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Aquatic plants

Aquatic plants… friends or foes?

Few people can identify any of the 35 species of aquatic plants that grow in Brome Lake. However, the distress of some users of the lake, aquatic plants appear as soon as in June. In too great numbers, the can become a nuisance for swimmers, fishers, pleasure-boaters and others. They can also choke the lake’s necessary oxygen supply and some invasive species risk replacing indigenous plants and harming biodiversity.

It would wrong, however, to regard aquatic plants as our enemies, because the help improve water quality. This they do by keeping sediment at the bottom of the lake, providing habitat for many organisms (including Brome Lake’s little star, the bridle shiner, considered a vulnerable fish species) and absorbing many of the lake nutrients, thus competing with the blue-green algae.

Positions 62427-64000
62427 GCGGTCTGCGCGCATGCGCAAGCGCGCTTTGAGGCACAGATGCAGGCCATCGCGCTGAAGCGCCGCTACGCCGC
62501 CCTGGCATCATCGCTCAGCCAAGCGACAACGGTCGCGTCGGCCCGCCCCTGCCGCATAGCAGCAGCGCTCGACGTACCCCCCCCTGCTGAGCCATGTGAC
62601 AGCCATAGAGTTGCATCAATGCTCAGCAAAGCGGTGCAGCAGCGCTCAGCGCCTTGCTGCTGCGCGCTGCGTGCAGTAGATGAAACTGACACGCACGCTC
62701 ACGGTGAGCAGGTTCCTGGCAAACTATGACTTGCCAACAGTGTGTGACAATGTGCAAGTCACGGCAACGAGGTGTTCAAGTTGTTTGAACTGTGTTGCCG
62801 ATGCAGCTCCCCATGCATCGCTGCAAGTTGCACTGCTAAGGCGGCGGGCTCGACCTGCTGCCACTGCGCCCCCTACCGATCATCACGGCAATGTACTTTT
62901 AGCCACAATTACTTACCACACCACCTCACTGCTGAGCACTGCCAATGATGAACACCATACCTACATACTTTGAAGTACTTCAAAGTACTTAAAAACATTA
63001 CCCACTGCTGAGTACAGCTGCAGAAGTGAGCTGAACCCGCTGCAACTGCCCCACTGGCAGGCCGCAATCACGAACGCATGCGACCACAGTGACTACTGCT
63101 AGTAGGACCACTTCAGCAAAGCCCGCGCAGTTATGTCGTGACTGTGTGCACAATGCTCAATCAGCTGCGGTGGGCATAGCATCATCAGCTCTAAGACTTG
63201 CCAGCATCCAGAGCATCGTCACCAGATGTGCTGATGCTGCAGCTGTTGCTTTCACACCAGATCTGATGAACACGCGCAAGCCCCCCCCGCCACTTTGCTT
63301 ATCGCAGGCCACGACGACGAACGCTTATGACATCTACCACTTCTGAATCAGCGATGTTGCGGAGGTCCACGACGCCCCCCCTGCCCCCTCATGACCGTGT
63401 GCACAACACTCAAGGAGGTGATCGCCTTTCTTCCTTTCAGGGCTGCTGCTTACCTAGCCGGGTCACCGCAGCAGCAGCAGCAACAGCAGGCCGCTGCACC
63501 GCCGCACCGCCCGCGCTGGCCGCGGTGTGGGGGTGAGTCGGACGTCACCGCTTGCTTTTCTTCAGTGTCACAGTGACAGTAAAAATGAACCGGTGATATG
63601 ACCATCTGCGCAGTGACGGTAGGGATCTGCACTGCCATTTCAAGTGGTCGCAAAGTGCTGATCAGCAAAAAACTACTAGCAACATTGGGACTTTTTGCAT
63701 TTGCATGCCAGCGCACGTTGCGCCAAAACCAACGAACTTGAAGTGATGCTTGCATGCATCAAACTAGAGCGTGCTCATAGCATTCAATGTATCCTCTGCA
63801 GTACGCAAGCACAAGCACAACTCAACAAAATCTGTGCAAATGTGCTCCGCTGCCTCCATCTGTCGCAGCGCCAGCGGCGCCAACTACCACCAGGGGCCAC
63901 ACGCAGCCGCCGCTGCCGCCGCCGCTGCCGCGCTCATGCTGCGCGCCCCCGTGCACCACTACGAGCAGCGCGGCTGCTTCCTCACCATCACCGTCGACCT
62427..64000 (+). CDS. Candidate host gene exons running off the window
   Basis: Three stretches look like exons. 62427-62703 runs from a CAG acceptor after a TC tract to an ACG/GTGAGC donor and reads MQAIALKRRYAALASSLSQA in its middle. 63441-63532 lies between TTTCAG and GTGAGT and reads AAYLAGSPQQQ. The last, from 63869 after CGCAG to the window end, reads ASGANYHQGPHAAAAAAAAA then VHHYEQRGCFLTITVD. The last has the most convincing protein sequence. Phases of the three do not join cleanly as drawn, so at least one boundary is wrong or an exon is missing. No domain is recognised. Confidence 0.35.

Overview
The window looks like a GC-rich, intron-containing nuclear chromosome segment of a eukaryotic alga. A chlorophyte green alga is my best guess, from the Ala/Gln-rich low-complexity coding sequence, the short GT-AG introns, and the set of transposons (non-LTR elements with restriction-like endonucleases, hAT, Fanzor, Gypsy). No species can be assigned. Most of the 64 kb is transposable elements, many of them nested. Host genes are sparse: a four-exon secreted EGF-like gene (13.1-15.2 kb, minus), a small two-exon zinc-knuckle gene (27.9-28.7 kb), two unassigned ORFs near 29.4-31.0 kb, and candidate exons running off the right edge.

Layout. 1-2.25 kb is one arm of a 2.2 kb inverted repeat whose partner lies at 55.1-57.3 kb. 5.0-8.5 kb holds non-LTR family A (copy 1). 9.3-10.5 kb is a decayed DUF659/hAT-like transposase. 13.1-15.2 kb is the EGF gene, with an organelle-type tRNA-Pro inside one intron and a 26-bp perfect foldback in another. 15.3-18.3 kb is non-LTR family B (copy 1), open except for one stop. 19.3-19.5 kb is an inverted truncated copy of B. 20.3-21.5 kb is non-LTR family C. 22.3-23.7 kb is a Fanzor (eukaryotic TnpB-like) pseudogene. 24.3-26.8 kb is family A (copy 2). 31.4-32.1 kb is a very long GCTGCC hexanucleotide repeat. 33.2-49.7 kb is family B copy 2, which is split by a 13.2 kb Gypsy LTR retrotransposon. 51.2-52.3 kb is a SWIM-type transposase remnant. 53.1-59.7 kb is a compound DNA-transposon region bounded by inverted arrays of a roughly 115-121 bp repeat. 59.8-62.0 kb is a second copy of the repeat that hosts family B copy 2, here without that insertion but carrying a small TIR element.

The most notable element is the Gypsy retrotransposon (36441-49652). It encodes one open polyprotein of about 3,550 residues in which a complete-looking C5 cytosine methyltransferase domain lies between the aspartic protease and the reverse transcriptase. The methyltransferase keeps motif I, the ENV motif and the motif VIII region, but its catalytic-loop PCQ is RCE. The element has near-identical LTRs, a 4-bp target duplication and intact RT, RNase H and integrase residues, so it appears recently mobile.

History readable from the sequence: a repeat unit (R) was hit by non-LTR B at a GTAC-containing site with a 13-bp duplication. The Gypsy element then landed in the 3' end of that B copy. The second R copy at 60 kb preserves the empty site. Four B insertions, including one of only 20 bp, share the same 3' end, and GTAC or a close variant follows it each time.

Prevention remains the best way to control the density of aquatic plants: install an effective shoreline buffer and don’t use fertilizers, which will only encourage plant growth. Also avoid churning up sediments and breaking up plants with boat propellers.

If you are interested, please read the following presentation (bilingual).

Aquatics Plants presentation